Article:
Imagine yourself in the grocery store. You’re at the checkout lane and those darn candy bars are calling your name. With your will-power defeated, you decide which one of the gooey chocolate/peanut/caramel bars you’re getting. The price isn’t terrible for an impulse purchase and you gladly pay it in anticipation of biting into some heavenly chocolate goodness.
As the receipt is handed to you, you notice they’ve charged you sales tax on this. Taxing chocolate seems wrong, but you know it’s commonplace. Imagine if it went a step further; What happens when you notice other charges have appeared on your receipt? You see there’s a Carbon Offset Charge to make up for the environmental damage caused by the manufacturing of this product. There is a Transportation Charge to get the product to the store. You’ve been nailed with a Health and Safety Charge to ensure that the ingredients that were used in the manufacturing of that product contain no outside toxins that could be harmful to humans. ABSURD, isn’t it?
Well, absurd charges are the norm for the waste and recycling industry. All those absurd charges began with the addition of Fuel Surcharges. Seriously, didn’t waste haulers know that they were going to have to fuel up their trucks when they quoted you a price for service? When they understood that customers were gullible enough to pay these charges, they added other charges like Administrative Fee, because, really, you should pay your hauler for the time and effort they expend generating your monthly invoice. Then they decided to try their hand at Environmental Surcharges. These are ostensibly so your hauler doesn’t dump your garbage in the ocean. Which begs the question: Shouldn’t this have been figured into your base price? The industry further progressed into Contamination Charges, Overage Charges each at about four times your base price. There have most recently added Regulatory Cost Recovery Fees, Recycling Process Fees, and Driver Assist Fees, and lastly the Compliance and Business Impact Fee.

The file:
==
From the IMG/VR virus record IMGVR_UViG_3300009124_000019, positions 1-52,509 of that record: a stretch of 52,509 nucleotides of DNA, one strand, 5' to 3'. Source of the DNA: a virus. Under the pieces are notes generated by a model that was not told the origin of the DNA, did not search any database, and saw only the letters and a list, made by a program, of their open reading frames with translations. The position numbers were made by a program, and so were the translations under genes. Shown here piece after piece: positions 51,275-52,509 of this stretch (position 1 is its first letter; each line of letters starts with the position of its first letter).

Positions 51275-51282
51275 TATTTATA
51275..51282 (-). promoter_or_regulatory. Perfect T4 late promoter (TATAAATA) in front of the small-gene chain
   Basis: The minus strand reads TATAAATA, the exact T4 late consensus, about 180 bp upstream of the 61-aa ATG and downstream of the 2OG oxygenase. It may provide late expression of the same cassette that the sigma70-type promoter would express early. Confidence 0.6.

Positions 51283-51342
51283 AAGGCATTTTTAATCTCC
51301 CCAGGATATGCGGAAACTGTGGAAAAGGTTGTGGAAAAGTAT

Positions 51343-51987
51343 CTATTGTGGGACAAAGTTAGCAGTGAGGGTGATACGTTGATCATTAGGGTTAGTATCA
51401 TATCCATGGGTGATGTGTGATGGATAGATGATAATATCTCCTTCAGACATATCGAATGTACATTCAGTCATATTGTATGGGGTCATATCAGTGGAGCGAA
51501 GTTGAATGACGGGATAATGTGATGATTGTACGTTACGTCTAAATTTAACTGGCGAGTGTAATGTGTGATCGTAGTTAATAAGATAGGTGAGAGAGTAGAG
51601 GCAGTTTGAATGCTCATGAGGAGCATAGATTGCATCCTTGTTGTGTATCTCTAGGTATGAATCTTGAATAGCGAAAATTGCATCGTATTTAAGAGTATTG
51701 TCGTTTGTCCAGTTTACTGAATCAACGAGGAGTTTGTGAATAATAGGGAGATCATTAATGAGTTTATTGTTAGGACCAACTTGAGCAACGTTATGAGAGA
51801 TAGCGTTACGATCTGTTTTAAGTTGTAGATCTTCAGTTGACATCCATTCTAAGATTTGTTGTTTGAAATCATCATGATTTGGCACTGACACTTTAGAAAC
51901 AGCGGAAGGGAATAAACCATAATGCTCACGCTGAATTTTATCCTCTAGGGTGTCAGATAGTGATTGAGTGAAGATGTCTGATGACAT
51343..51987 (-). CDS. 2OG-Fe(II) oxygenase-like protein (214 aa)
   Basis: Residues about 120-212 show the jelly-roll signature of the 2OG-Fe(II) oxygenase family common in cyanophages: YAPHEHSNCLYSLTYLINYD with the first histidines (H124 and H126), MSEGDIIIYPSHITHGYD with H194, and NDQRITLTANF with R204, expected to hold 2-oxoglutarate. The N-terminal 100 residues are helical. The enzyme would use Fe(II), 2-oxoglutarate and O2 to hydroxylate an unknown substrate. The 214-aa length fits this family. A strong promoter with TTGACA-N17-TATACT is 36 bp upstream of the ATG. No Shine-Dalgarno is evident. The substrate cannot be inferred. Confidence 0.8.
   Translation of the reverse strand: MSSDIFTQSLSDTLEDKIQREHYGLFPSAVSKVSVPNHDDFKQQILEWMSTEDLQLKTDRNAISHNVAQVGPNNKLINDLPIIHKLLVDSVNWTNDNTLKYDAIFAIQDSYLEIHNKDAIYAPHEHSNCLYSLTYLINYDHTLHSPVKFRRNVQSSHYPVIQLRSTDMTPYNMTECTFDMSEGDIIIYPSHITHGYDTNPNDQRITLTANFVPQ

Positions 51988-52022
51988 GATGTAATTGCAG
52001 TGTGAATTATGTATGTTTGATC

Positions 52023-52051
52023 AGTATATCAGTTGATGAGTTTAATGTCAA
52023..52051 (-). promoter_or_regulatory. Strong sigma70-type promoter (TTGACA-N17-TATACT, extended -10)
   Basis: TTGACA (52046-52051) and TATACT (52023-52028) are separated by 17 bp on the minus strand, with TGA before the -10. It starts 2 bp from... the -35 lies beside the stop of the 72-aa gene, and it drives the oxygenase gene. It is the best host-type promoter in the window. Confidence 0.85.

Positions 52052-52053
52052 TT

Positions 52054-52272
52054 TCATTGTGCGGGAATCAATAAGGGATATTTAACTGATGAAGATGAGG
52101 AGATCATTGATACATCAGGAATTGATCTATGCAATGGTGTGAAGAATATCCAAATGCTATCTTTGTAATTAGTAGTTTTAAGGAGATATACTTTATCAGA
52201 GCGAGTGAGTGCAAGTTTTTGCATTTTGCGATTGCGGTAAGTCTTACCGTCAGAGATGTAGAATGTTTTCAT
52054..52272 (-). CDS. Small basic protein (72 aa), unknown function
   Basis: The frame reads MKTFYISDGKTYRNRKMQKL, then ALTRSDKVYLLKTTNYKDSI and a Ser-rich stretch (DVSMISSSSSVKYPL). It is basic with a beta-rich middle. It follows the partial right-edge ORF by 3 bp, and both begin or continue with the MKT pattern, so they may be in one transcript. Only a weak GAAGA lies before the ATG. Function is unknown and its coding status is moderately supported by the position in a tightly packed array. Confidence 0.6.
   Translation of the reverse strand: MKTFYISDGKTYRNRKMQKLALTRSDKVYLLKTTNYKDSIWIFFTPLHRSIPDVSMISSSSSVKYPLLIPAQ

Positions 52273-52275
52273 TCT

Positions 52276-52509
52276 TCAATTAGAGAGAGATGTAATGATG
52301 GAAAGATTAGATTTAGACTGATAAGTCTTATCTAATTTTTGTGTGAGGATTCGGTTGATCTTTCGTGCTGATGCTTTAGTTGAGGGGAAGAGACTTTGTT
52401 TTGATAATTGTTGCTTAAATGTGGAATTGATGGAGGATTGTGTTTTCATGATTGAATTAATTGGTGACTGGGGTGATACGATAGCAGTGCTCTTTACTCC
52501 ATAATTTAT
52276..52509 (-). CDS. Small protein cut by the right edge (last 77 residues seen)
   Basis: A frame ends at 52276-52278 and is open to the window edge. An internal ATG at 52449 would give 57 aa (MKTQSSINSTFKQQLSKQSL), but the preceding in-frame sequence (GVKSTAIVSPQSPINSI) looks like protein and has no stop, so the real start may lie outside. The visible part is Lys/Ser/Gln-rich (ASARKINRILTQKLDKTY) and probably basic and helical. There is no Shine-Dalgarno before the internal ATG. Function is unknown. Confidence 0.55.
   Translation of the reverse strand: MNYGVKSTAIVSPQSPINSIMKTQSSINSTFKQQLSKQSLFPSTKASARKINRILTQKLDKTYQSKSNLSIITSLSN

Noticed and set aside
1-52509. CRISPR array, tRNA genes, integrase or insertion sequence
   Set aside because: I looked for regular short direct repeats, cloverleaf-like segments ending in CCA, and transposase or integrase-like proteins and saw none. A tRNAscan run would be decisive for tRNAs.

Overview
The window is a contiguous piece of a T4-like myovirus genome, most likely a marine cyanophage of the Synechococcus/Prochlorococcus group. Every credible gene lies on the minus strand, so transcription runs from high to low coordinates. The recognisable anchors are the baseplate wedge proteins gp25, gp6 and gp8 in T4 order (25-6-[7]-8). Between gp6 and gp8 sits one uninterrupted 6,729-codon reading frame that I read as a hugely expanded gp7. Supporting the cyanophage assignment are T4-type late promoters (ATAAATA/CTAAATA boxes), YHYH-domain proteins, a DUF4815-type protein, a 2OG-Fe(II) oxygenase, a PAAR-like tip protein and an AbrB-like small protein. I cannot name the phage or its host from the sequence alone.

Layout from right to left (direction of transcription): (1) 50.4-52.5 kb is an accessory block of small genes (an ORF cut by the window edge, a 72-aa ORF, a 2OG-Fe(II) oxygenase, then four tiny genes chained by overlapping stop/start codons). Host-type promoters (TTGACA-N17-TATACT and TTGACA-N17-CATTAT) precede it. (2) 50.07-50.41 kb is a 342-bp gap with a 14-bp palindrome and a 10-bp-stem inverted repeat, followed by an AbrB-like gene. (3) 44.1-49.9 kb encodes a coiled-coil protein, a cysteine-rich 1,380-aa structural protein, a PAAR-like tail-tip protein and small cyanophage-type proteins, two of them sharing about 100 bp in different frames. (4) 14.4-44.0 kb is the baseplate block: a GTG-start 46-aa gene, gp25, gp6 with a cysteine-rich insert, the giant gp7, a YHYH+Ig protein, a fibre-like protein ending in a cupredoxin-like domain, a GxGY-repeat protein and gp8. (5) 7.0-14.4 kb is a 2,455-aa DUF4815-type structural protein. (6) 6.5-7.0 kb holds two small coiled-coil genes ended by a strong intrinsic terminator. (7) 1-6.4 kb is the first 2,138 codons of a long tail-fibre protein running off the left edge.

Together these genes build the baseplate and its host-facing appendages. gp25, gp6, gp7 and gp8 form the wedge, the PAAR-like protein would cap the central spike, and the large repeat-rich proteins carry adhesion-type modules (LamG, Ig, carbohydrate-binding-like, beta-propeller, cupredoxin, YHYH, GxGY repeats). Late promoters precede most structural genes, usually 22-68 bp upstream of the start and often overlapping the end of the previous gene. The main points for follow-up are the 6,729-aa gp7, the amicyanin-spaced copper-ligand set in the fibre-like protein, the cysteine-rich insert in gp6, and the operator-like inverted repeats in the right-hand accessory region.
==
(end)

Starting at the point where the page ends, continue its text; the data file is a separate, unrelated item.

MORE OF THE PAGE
The vast majority of all these ‘creative charges’ are already included in your haulers base price and are just a way of enhancing their revenue.
So, when should you challenge junk fees?
Whenever you get tired of paying twice for the same service.
Need more value out of your waste program?
Marshall Staiman, LEED Green Associate
President at Talismark
The author is an owner at Talismark, a national waste and recycling outsource management company that services retail and commercial businesses throughout the United States. He is Harvard Business School case study participant and lecturer, he’s been featured in Forbes magazine, and has placed on Inc. 500/5000 list of fastest growing companies two years running.
Talismark is a Waste Solutions Management Company that custom designs waste management programs to champion sustainability and compliance with measurable results. Creating a customer experience that captures value, reduces cost, and saves resources!